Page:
Newly appointed Assistant Chief Martin Andrews has just made Columbus history by becoming the first black person ever to rise to the position at the Columbus Fire Department. The 50-year-old Columbus native has wanted to be a fireman since he was a child. He earned a Bachelor of Science degree in fire administration from the University of Memphis, and a Master of Science degree in Executive Fire Ground Leadership from Grand Canyon University. He has spent 25 years and half his life at the CFD, where he started as a firefighter in 1987. He was promoted to Fire Engineer in 1991, then Fire Captain in 1996 and to Battalion Chief in 2010. As Asst. Chief, Andrews is responsible for making sure fire department policies are enforced, maintaining the station, fielding complaints, personnel matters, and taking the Chief’s office when he is unavailable. In addition to his duties at CFD, Andrews is an adjunct instructor at Mississippi University for Women, where he teaches five fire service classes to upcoming firefighters and emergency responders.
Where did you grow up and go to school? “I’ve been in Columbus all my life. I went to Caldwell High School, graduating class of 1981, and used to be a little basketball star. I played under Coach Evans Page and played forward. In college I was a member of the Mississippi State University band for three years and played the Tuba. I loved that tuba and still play sometimes. I fell into that instrument because I was kinda tall and skinny at the time and they needed bigger guys for it. I fell in love and it was pretty easy to play.”
What made you decide to become a fireman? “It was an ambition I had since I was a child. I always told my mom I wanted to be a firefighter. I saw the trucks come by and saw them in parades and I liked that they helped people. I wanted to help people as much as I could too. When I grew up, my mom was a big part of (me becoming a fireman). When I tried out the first time, I passed the physical but failed the written test. My mom encouraged me to try again, and I passed. I could not have done it without her support.”
Do you have a family? I have a wife, Jackie, and three kids: Brittnee who is 21 and an education major at University of Southern Mississippi; Marlon who is 27 and an LPN at Dr. Buckley and Turner’s office; and Greg who is 19 and goes to East Mississippi Community College where he majors in accounting. The two youngest still live at home.
What made you want to shift from firefighting to being in more of a supervisory/ teaching role? “It was always my desire to be the best I could be. I wanted to become chief since my first day and still do. It’s my goal to be the best I can be and to do my part. It’s a gratifying job, it really is. My job is needed in order for the firefighters to do their jobs — the administration has to be done. It’s what makes the fire department run efficiently. You always have that hunger and desire when you see something that needs doing, to do it yourself and I miss being the one on the ground — oh yes. It’s easier to do it than to tell someone to do it, but I’m leaving the burning buildings to the younger guys now.”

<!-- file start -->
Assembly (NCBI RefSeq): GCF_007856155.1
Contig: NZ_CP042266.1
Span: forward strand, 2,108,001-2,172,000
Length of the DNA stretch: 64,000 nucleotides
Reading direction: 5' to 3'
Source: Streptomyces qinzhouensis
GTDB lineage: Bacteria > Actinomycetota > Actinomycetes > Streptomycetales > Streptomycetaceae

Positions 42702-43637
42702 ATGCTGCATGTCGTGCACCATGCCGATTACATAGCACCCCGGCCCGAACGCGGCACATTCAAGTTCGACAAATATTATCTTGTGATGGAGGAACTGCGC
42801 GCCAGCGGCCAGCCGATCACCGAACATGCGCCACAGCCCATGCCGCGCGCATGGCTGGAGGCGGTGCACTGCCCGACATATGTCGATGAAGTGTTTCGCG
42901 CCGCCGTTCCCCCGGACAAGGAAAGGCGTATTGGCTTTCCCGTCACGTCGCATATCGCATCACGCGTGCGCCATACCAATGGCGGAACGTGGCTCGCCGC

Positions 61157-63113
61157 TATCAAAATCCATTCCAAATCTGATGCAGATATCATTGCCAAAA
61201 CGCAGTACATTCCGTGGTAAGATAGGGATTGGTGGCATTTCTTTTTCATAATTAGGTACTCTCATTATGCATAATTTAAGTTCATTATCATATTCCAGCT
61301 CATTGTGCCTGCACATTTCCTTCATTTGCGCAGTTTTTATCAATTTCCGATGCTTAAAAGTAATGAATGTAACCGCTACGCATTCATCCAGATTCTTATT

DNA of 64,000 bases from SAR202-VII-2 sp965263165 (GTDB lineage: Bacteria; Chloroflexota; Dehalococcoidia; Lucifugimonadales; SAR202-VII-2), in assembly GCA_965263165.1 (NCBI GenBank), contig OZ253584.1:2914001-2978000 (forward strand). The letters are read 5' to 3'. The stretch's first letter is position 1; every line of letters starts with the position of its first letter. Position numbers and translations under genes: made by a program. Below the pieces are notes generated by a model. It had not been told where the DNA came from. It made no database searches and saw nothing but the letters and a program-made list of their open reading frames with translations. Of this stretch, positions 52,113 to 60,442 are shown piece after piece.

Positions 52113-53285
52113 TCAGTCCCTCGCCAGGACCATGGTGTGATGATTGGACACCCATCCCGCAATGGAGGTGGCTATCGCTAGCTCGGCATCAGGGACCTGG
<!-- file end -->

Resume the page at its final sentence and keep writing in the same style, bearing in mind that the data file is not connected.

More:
What is your favorite part (or parts) of your job? “Community service. I love going out and meeting the public and giving back.”
Least favorite? “Probably disciplining people… it’s part of my job to correct action with personnel to benefit the department and citizens of the town. Sometimes terminations, cutbacks, and tough decisions have to be made. I’m part of that process. Also seeing someone lose their home — even if they have insurance, there are some things you can’t replace.”
What kind of hobbies or activities do you do outside of work? “I like walking, I play basketball and every once in a while I like reading. Mostly I read fire materials… some suspense.”
What did your parents/family think of you becoming a firefighter? “They loved it. My mom was very instrumental in getting me to that point. I was the youngest kid of seven and she was 47 when she had me. It was a good opportunity for me to stay in Mississippi and make a good living and a difference. My dad was very supportive too… he wanted me to live up to my full potential.”
What have you learned in the 25 years you have been at the Department? “If you will take care of the people that you work with, they will take care of and respect you. Also, good will always come to you if you try to do the right thing.” Any life lessons or advice for anyone interested in pursuing the career? “We are always looking for good people. Being a firefighter is a very exciting, demanding and rewarding job.”
Anything else you’d like to add? “I just want to thank the people that support me. The Mayor, City Council and the Chief, and everyone that has afforded me to be here.”0